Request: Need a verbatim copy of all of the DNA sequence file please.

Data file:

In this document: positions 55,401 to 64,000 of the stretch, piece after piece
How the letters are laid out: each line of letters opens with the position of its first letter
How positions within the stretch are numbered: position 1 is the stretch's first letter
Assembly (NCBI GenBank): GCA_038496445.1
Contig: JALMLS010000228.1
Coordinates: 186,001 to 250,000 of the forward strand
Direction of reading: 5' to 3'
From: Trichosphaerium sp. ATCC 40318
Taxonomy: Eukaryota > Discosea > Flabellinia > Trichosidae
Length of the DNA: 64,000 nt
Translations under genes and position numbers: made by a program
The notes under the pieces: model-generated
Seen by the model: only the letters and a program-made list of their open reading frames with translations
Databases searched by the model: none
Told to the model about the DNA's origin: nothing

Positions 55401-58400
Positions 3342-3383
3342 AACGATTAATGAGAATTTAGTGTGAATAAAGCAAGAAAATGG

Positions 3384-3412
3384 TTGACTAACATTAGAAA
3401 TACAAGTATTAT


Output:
In this document: positions 55,401 to 64,000 of the stretch, piece after piece
How the letters are laid out: each line of letters opens with the position of its first letter
How positions within the stretch are numbered: position 1 is the stretch's first letter
Assembly (NCBI GenBank): GCA_038496445.1
Contig: JALMLS010000228.1
Coordinates: 186,001 to 250,000 of the forward strand
Direction of reading: 5' to 3'
From: Trichosphaerium sp. ATCC 40318
Taxonomy: Eukaryota > Discosea > Flabellinia > Trichosidae
Length of the DNA: 64,000 nt
Translations under genes and position numbers: made by a program
The notes under the pieces: model-generated
Seen by the model: only the letters and a program-made list of their open reading frames with translations
Databases searched by the model: none
Told to the model about the DNA's origin: nothing

Positions 55401-58400
Positions 3342-3383
3342 AACGATTAATGAGAATTTAGTGTGAATAAAGCAAGAAAATGG

Positions 3384-3412
3384 TTGACTAACATTAGAAA
3401 TACAAGTATTAT